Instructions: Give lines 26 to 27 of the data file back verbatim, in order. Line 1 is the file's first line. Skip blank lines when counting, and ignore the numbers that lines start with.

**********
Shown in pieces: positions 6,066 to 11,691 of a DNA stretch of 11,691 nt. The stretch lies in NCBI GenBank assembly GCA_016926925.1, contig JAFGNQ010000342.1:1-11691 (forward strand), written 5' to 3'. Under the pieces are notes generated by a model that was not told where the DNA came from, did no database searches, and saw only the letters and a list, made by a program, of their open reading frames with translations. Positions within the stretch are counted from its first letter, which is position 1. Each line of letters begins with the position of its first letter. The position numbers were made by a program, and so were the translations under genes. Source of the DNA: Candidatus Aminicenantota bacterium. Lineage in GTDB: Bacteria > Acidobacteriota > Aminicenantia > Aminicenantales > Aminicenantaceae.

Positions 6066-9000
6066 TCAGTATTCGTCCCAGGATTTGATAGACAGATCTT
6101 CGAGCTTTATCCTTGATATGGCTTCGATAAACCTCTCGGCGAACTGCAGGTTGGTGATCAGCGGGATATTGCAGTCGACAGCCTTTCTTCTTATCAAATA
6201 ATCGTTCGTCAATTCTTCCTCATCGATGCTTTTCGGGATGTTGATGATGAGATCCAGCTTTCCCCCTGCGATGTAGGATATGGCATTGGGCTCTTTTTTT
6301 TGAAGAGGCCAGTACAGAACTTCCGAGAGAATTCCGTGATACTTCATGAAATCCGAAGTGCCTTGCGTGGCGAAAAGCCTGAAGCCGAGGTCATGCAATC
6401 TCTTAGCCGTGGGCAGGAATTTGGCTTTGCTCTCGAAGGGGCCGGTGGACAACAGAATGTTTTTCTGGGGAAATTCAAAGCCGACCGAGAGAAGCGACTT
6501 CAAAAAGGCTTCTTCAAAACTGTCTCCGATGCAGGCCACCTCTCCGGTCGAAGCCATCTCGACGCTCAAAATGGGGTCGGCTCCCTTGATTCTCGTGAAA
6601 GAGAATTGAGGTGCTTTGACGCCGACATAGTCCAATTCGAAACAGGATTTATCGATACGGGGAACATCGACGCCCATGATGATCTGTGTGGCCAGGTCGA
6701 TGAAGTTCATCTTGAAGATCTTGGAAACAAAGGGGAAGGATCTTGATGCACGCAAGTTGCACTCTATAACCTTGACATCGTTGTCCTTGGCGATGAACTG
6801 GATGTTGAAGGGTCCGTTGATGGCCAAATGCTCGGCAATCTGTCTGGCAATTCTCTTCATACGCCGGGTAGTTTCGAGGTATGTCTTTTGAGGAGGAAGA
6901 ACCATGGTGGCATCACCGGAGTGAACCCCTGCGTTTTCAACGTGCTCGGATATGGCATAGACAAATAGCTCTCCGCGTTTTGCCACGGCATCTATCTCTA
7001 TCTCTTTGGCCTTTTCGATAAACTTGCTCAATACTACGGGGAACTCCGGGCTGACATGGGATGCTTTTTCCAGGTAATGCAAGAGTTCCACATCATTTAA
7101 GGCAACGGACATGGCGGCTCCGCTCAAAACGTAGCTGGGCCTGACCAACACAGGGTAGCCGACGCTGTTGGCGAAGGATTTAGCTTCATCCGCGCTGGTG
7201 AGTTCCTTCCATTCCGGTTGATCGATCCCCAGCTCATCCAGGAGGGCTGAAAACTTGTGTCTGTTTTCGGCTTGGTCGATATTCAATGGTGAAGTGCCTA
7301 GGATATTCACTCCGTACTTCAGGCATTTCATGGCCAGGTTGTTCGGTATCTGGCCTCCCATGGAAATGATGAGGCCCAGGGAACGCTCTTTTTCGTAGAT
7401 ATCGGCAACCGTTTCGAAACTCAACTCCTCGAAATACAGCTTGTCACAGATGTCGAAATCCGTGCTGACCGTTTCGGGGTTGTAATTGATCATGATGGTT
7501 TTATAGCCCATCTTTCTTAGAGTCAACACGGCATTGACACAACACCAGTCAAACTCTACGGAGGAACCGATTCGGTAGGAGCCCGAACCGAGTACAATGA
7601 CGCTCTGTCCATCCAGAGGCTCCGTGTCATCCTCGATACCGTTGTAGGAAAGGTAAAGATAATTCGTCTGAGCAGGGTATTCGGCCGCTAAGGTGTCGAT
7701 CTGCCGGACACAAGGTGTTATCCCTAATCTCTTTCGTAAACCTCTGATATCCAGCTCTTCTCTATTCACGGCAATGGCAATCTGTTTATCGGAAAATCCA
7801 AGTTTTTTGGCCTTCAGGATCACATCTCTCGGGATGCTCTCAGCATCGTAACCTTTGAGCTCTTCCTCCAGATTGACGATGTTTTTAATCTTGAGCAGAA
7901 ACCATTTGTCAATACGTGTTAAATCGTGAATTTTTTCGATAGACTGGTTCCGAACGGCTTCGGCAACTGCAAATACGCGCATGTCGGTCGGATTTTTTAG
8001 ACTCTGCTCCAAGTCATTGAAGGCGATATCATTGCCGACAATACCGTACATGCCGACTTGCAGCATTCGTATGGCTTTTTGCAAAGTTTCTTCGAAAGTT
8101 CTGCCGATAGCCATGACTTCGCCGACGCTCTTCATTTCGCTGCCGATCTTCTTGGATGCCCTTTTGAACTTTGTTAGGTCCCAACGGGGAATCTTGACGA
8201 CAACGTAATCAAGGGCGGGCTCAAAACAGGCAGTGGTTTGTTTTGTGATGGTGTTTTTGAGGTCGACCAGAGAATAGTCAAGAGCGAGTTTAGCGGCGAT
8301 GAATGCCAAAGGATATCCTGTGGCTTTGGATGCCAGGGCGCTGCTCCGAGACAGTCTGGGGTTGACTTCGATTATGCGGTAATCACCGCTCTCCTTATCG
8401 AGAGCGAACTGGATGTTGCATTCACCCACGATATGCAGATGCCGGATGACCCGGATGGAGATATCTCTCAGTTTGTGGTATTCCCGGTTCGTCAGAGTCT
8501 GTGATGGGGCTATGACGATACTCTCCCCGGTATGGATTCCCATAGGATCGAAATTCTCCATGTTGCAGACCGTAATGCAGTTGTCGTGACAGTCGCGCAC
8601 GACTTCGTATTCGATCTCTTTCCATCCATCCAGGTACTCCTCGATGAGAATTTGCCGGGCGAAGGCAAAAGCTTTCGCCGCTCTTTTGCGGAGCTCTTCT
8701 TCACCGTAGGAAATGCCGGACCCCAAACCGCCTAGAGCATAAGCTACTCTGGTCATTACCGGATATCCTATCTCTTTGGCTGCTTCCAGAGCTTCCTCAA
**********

8301 GAATGCCAAAGGATATCCTGTGGCTTTGGATGCCAGGGCGCTGCTCCGAGACAGTCTGGGGTTGACTTCGATTATGCGGTAATCACCGCTCTCCTTATCG
8401 AGAGCGAACTGGATGTTGCATTCACCCACGATATGCAGATGCCGGATGACCCGGATGGAGATATCTCTCAGTTTGTGGTATTCCCGGTTCGTCAGAGTCT